Wednesday, December 23, 2015

Management of Pancreatic Cystic Lesions

Ryan Schwope
Thick slab MRCP image showing massive dilatation of the main pancreatic duct
Incidental cystic pancreatic lesions found on 13% of MRI abdomens
  • Wide variety of pathology both benign and malignant
  • Imaging findings and demographics are the key to diagnosis

Cystic Pancreatic Neoplasms (Four major categories)

  1. Serous cystadenoma: Benign (very low malignant potential)
  2. Mucinous cystic neoplasm (MCN): Premalignant or malignant
  3. Intraductal papillary mucinous neoplasm (IPMN): Malignant potential (Main Duct >> Branch Duct)
  4. Unusual cystic neoplasms:
    • Solid pseudopapillary neoplasm (SPN): Low grade malignancy
    • Cystic forms of more common neoplasms (neuroendocrine)

Nonneoplastic Pancreatic Cysts

  • Pseudocyst
  • Retention cyst
  • Lymphoepithelial cyst
  • Localized ductectasia

Major Imaging Features Guiding Management

  • Number and size of cystic components: Risk of malignancy increases when size ≥ 3 cm
  • Septations and solid components: Mural nodule has a 87% Sp and 56% Sn for malignancy
  • Main pancreatic duct (MPD) dilatation and communication with the cystic lesion: MPD > 10 mm has a 77% Sp and 67-92% Sn for malignancy

Sendai Criteria

High Risk Stigmata
  • Jaundice
  • MPD ≥ 10 mm
  • Enhancing solid component
Worrisome Features
  • Size ≥ 3 cm
  • MPD 5-9 mm
  • Non-enhancing mural nodules
  • Thick enhancing cystic wall
  • Lymphadenopathy
  • Abrupt Duct Termination


  • Any worrisome features present = Endoscopic Ultrasound (EUS) and Cyst aspiration with fluid analysis
  • Any high risk stigmata present or suspicious cytology on EUS = Surgical resection
  • MCN or SPN = Surgical resection
  • Serous cystadenoma
    • 2-3 cm: F/U every 2 years
    • ≥ 4 cm: consider resection
  • IPMN:
    • Main duct and combined type: Surgical resection (but depends on location, pt. age/clinical status)
    • Branch duct type = follow if < 3 cm and contains no solid components
      • If < 2cm F/U q1yr; if growth FU q6mo
      • If 2-3 cm F/U q6mo x 2 years, then q1yr
      • Consider EUS (if mucinous then resect)
      • If growth ≥ 3 cm, resect

What the Clinician/Surgeon wants to know

  1. Number of cystic lesions
  2. Largest cystic lesion
    • Unilocular
    • Multilocular: Microcystic (<2cm) or Macrocystic (> 2cm)
  3. Lesion size
  4. Lesion location: Head/Body/Tail
  5. Septations: None/Thin/Thick (> 2mm)
  6. Solid components: Present/Absent
  7. Calcifications: None/Coarse/Rim/Central
  8. Communication with MPD: Present/Absent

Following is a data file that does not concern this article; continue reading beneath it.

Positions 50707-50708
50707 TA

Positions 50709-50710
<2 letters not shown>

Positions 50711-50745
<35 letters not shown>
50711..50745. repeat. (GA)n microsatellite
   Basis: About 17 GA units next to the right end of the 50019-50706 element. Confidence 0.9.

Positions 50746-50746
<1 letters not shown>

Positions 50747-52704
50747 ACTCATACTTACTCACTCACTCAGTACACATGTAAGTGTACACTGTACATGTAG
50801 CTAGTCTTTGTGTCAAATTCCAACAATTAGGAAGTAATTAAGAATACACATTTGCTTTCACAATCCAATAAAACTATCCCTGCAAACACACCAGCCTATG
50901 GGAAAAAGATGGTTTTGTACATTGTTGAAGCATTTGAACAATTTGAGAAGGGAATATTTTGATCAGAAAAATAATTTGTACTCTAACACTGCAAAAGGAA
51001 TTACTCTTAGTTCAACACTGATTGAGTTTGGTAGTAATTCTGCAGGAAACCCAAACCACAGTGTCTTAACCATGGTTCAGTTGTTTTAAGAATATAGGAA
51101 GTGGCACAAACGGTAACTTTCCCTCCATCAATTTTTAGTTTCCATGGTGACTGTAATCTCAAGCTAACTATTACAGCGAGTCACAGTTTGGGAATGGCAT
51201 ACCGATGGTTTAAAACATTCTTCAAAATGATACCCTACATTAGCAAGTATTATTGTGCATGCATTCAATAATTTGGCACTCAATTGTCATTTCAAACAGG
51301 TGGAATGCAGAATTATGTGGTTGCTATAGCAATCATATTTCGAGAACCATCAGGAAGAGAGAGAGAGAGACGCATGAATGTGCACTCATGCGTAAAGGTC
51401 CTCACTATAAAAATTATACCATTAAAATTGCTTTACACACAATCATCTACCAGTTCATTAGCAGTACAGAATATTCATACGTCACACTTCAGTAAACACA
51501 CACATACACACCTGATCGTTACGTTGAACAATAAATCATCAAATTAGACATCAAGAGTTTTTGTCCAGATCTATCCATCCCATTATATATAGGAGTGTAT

9. Main pancreatic duct diameter: > 5 mm/Not dilated


Wednesday, December 9, 2015

Bisphosphonate-related Osteonecrosis of the Jaw

Ryan Schwope BROJN1
Figure 1: Axial CT of the facial bones. There is a mixed sclerotic and lytic lesion within the mandible (Figure 1, arrows) with foci of cortical interruption (Figure 2, arrowheads). 

Ryan Schwope BROJN 2
Figure 2: Sagital CT of the facial bones. There is a mixed sclerotic and lytic lesion within the mandible (Figure 1, arrows) with foci of cortical interruption (Figure 2, arrowheads).

Bisphosphonate-related osteonecrosis of the jaw (BRONJ) is associated with the use of bisphosphonates to treat severe osteoporosis, and metabolic and oncologic bone conditions, including hypercalcemia associated with malignancy. These agents inhibit osteoclasts, reducing bone resorption and osteolysis, and also possess antiangiogenic properties, reducing blood flow and necrosis. Patients with BRONJ present with pain and exposed, nonvital bone involving the maxillofacial structures. The incidence of BRONJ increases with the duration of treatment, especially with the intravenous route and concomitant steroid therapy. The osteonecrosis usually is participated by dental extraction. When spontaneous, it commonly occurs along the mylohyoid ridge. BRONJ can mimic osteomyelitis and osteoradionecrosis. A history of dental caries and the presence of periosteal elevation can help direct one towards the diagnosis of osteomyelitis. Osteoradionecrosis can be excluded if the patient has not received oropharyngeal radiation therapy. Jaw neoplasm, primary or metastatic, can potentially also mimic BRONJ. Treatment of BRONJ consists of cessation of bisphosphonate drug therapy, antibiotics for secondary infection, and surgical debridement of necrotic sequestra.